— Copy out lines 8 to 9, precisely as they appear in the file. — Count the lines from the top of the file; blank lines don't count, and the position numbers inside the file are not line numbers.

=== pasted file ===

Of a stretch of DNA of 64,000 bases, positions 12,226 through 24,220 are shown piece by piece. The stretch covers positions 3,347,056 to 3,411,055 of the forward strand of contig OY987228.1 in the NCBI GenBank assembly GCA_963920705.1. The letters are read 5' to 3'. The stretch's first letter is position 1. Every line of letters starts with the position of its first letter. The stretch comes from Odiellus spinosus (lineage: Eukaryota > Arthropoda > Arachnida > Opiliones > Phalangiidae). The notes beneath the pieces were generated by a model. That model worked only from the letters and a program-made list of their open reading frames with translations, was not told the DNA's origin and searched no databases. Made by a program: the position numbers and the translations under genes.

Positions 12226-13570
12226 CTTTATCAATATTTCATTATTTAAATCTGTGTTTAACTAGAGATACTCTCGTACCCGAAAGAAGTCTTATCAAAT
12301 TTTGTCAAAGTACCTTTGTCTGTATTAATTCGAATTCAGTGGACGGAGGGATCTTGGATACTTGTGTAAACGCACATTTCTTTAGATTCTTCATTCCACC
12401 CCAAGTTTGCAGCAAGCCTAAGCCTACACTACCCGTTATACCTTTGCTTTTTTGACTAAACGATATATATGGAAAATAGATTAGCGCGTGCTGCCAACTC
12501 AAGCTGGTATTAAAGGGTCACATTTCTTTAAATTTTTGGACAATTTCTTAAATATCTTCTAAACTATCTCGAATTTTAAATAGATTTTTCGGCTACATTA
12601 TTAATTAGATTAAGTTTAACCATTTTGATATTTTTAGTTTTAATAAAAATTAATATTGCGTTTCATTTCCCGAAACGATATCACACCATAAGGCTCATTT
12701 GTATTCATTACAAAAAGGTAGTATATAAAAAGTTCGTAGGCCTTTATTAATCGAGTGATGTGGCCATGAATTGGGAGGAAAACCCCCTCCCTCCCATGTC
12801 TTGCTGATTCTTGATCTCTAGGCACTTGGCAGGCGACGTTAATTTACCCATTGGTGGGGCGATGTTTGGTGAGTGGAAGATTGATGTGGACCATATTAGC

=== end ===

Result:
12701 GTATTCATTACAAAAAGGTAGTATATAAAAAGTTCGTAGGCCTTTATTAATCGAGTGATGTGGCCATGAATTGGGAGGAAAACCCCCTCCCTCCCATGTC
12801 TTGCTGATTCTTGATCTCTAGGCACTTGGCAGGCGACGTTAATTTACCCATTGGTGGGGCGATGTTTGGTGAGTGGAAGATTGATGTGGACCATATTAGC